People working within the "rights" model don't seem to talk much about the actual history of adultism. It could be attributed to optimism: looking forward to a time when youth are full-fledged equal citizens, they see the present as "a glass half-full". The problem I see with this is that it can lead to very inaccurate ideas about adultism. In a future where our utopian bills of rights have all come to pass, then perhaps the nature of adultism could be reduced to "discrimination". However, looking back at the past, it seems absurd to sum up the injustices as "treating youth as if they're different from anyone else". The youth-as-property model of the past has not yet been defeated. Adults still maintain and promote the "adults command / youth obey" relationship as what's natural and necessary. It seems to me that we need to acknowledge this, rather than "discrimination", as our main problem at present.

Being in control, getting your own way, is its own benefit. There are lots of ways to rationalize and justify it. An adult can feel that they have young people's "best interests" at heart, and deserve power because they're better qualified than youth to make decisions. On the other hand, they could justify control by putting youth down, finding (or inventing) all sorts of faults in their character, depicting the latest generation as worse than any before. It seems to me that the best way to describe the negative things adults say about youth, is as a sort of propaganda, meant to justify adult power.

People working within the "rights" model tend to discuss bigotry and defamation in terms of "stereotypes" (or "prejudice"). These are some typical recommendations that I've heard in anti-adultism workshops: avoid ever making generalizations about youth; make no assumptions about a person before you get to know them; avoid "either / or" thinking. ...In themselves, these may or may not be wise ideas. As ways of avoiding adultism, however, they seem to me very much beside the point.

"Rights" model advocates tend to ignore the roots of adultism and adults' personal stake in maintaining control. They act as if "discrimination" has no history (except that it's been going on for some time). They act as if "stereotypes" are just the result of mistaken thinking. If the movement cannot accurately describe the origins and motives of adultism -- its cause -- how can it hope to effectively challenge the problem?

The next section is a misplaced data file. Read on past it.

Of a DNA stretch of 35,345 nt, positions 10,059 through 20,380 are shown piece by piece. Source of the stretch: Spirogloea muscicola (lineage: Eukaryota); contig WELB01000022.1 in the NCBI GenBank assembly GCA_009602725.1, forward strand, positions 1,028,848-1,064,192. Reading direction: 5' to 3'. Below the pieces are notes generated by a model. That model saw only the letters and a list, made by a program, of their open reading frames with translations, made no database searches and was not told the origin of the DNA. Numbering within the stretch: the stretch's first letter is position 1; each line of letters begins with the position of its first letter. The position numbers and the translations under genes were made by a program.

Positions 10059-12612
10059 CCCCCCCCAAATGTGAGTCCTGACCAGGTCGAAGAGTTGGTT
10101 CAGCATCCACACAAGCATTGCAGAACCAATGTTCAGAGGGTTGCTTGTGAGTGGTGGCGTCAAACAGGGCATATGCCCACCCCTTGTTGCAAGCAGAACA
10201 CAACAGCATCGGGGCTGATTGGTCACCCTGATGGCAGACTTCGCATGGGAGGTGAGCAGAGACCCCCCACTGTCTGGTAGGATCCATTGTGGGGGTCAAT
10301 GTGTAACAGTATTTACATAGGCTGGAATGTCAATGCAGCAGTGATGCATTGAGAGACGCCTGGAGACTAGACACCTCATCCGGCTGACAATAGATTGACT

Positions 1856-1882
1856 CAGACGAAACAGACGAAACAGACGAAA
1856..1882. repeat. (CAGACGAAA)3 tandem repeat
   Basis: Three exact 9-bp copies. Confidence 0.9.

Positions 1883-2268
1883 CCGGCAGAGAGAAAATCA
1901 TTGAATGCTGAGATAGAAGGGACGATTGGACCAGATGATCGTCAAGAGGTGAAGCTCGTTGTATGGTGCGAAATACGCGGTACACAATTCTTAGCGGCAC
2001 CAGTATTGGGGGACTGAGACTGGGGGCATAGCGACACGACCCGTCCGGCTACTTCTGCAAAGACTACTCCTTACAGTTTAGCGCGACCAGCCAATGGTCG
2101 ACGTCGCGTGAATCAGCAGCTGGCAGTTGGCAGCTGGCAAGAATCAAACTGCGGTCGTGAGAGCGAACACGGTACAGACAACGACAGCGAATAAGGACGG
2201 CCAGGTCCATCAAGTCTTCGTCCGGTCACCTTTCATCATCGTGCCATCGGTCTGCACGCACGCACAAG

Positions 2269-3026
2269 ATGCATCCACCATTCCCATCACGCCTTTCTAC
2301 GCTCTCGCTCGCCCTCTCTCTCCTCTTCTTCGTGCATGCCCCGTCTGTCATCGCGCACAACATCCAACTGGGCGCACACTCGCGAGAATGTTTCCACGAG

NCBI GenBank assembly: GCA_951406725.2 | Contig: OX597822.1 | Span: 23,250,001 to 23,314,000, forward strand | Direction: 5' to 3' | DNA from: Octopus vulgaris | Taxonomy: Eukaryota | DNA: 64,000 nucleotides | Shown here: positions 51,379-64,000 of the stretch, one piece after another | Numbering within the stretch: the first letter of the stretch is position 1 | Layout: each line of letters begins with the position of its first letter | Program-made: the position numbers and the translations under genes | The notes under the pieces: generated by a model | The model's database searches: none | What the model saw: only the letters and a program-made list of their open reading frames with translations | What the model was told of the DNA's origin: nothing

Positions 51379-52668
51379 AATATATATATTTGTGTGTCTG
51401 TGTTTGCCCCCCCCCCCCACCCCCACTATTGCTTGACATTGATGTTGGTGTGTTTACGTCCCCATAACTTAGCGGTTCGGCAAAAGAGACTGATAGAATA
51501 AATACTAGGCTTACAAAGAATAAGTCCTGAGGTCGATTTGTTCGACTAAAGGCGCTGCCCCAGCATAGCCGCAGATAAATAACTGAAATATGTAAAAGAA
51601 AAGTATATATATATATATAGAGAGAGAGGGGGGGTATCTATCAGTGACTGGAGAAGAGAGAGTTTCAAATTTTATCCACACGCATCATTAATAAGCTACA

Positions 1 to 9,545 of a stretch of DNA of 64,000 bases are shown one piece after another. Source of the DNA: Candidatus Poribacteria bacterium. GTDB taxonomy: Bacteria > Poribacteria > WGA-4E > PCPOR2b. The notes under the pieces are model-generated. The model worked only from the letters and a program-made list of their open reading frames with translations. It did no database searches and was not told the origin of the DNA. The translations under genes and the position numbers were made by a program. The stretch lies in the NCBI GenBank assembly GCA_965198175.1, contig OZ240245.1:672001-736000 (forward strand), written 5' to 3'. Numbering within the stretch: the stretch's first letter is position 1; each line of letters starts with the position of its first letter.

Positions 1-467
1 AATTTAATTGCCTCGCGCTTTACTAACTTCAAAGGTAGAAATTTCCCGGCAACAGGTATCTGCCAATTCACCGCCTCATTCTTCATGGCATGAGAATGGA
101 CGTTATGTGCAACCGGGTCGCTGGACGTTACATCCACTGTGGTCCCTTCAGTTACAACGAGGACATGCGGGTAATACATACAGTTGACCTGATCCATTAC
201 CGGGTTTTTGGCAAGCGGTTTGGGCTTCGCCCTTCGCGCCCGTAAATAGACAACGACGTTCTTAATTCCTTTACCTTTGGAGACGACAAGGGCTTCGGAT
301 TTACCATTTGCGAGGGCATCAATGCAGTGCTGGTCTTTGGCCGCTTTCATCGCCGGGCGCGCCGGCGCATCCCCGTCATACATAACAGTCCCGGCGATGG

Youth Liberation's founding thinkers described their visions of justice in the form of bills of rights. The format seems to suggest that Justice will be achieved only after all the principles that it describes have been passed into law. Once that's done, Youth Liberation activists will be out a job.

I think this is a false idea. Imagine a time when all the best possible laws have been put into place. Even then, the world will continue changing. Year-in and year-out, there will still be new inventions, new celebrities and politicians, powerful people saying stupid or cruel things, events and public debates that keep newspapers publishing and the six o'clock news on the air. We can do an enormous amount toward eliminating adultism -- but we be trying to "put ourselves out of a job". Youth need to always be prepared to weigh-in on issues. Youth should aim at becoming permanent participants in society's decision-making processes.

I think the bill of rights format also suggests to many people that social change work will be a steady march forward -- that once a point on our agenda is won, we can just move on. As discussed earlier, this is unlikely to be so. Youth Liberation is controversial, and if there are victories, they will have to be defended against erosion or repeal for years to come.

Most of our efforts, however, probably won't be about winning ground. The opponents of Youth Liberation are strong and aggressive. We keep on having to defend against new attacks, exhausting ourselves just to protect the rights that we've got at present. Realistically, the better part of the movement's energies will probably go to this end.


To summarize: As a model for achieving justice, the notion that "all we need is civil rights" is flawed...

* It ignores the need for good enforcement agencies, educating youth about how to use the complaint process, and defending good laws after they've been passed.

* It fails to address bigotry and defamation -- which also hurts youth -- because it is protected as "free speech".

* It ignores the history of youth being treated as property and adults' interest in maintaining the "adults command / youth obey" relationship throughout society.

* ...Consequently, it wrongly identifies "youth being treated differently from other citizens" as young people's main problem, and promotes advice that has little bearing on adultism's real cause.

* It implies that once rights are won, permanent justice will have been achieved.

Winning civil rights is still important -- it's just not the *only* battle that needs to be fought.